3. The apparatus of claim 2, wherein said means for heating the interior of said chamber comprises radiant heating tubes passing through said supporting posts above said conveyor and extending transversely across the interior of the chamber.

4. The apparatus of claim I, wherein each of said side ceramic blocks has horizontal and vertical channels formed in their abutting edges, which cooperate to form horizontal and vertical keyways between each pair of blocks; and

removable key members inserted into said vertical keyways and into said horizontal keyways, whereby each pair of abutting blocks is held against horizontal and vertical movement with respect to one another.

5. The apparatus of claim 1, wherein said conveyor has a ceramic lining on its top side, said ceramic lining including upwardly projecting side flanges that extend above the bottom edges of the side blocks on the outside thereof, in an overlapping manner, whereby a radiant heat shield is provided at this point.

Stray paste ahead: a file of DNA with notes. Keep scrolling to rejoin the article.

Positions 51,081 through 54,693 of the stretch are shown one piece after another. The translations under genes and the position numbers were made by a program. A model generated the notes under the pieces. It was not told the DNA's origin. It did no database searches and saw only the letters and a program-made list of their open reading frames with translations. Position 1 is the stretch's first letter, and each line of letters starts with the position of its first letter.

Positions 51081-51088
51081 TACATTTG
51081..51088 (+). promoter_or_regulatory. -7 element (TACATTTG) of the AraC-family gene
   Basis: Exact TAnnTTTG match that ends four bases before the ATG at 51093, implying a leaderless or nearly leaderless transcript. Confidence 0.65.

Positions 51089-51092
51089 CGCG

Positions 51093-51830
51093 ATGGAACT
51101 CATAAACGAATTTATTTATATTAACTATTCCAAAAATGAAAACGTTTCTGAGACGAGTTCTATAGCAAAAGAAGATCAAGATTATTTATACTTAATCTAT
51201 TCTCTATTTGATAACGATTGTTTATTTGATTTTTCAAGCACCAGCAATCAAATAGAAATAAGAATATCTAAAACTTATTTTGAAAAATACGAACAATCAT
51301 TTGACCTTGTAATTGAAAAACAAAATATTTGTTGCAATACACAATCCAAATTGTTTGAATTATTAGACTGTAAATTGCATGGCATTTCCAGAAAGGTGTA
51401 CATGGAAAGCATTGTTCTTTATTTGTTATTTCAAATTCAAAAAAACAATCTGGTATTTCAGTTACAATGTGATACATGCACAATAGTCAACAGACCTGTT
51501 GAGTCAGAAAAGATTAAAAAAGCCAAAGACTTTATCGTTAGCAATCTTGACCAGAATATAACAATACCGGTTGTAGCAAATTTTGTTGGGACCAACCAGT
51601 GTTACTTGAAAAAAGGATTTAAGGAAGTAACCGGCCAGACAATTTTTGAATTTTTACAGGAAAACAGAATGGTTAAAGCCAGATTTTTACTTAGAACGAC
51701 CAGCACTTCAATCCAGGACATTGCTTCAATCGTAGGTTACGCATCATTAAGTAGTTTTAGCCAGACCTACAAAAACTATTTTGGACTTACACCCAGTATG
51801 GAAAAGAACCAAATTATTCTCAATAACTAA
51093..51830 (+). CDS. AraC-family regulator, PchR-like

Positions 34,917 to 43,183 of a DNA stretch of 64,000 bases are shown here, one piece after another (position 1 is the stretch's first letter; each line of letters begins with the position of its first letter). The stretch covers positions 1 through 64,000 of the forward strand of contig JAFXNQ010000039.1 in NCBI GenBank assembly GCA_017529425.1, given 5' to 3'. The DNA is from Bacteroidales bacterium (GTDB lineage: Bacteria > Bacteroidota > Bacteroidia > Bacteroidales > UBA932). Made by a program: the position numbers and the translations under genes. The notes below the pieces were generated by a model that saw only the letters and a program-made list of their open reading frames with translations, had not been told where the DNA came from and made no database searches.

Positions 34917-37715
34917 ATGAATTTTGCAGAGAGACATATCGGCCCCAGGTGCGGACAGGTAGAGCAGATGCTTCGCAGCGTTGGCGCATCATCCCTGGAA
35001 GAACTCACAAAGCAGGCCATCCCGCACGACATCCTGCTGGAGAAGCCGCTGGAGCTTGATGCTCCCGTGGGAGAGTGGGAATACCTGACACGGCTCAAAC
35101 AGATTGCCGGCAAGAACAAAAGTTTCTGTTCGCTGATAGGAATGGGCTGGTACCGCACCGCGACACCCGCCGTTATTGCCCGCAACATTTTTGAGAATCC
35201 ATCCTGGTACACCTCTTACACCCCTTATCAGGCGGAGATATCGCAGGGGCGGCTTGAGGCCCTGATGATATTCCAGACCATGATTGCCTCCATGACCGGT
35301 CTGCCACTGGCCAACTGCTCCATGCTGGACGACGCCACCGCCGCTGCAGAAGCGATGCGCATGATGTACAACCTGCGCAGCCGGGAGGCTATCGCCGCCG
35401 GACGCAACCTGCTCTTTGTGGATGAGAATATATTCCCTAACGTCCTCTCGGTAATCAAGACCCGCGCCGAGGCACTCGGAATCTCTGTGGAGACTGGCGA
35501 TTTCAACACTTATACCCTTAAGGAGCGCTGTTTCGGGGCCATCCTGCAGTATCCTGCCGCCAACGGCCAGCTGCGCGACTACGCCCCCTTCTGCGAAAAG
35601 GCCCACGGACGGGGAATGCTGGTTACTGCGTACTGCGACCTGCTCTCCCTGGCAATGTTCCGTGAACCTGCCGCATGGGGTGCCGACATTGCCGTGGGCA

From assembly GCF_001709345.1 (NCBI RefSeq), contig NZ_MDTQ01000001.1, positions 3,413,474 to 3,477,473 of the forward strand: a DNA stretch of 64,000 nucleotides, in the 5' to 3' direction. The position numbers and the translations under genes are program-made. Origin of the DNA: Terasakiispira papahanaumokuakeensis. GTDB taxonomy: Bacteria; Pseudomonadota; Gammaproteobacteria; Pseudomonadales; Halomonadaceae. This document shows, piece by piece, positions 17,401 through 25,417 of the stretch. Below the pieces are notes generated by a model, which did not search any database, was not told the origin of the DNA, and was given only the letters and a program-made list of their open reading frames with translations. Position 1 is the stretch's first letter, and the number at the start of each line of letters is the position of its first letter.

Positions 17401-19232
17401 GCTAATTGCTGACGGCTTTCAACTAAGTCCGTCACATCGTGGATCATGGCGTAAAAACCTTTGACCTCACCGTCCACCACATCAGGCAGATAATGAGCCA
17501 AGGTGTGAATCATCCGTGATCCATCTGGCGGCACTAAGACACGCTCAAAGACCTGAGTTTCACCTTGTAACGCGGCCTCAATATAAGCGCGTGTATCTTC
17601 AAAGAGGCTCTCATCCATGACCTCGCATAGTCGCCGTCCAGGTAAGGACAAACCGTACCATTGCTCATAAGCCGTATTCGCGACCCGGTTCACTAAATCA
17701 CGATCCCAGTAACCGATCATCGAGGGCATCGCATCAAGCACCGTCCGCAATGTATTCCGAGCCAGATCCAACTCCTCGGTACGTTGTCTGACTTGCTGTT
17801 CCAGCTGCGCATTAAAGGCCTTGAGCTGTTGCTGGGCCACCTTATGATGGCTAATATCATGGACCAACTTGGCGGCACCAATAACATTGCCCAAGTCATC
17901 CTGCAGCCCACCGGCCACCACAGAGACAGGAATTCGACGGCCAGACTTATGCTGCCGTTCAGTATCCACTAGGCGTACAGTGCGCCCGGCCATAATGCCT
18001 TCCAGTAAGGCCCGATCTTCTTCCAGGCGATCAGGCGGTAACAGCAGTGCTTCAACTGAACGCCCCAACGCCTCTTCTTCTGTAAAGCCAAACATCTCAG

6. The apparatus of claim 1, wherein said conveyor is reciprocably mounted on a supporting frame having wheels that run on tracks extending the length of said chamber and out through one end thereof, said one end of said chamber having an opening through which said conveyor and its supporting frame can pass;

a vertical wall mounted on said supporting frame near one end thereof, said vertical wall cooperating with the edges of said opening in said one end of said chamber to form an airtight closure therefor that is removable with said conveyor and its supporting frame; and

means mounted on said supporting frame on the outside of said vertical wall for reciprocating said conveyor, said means being connected to said conveyor by motion-transmitting means passing through said vertical wall.

7. The apparatus of claim 6, wherein said conveyor is supported on said frame by means of a plurality of generally vertically extending spring legs that bend in the fore-and-aft direction to provide reciprocating support for the conveyor; and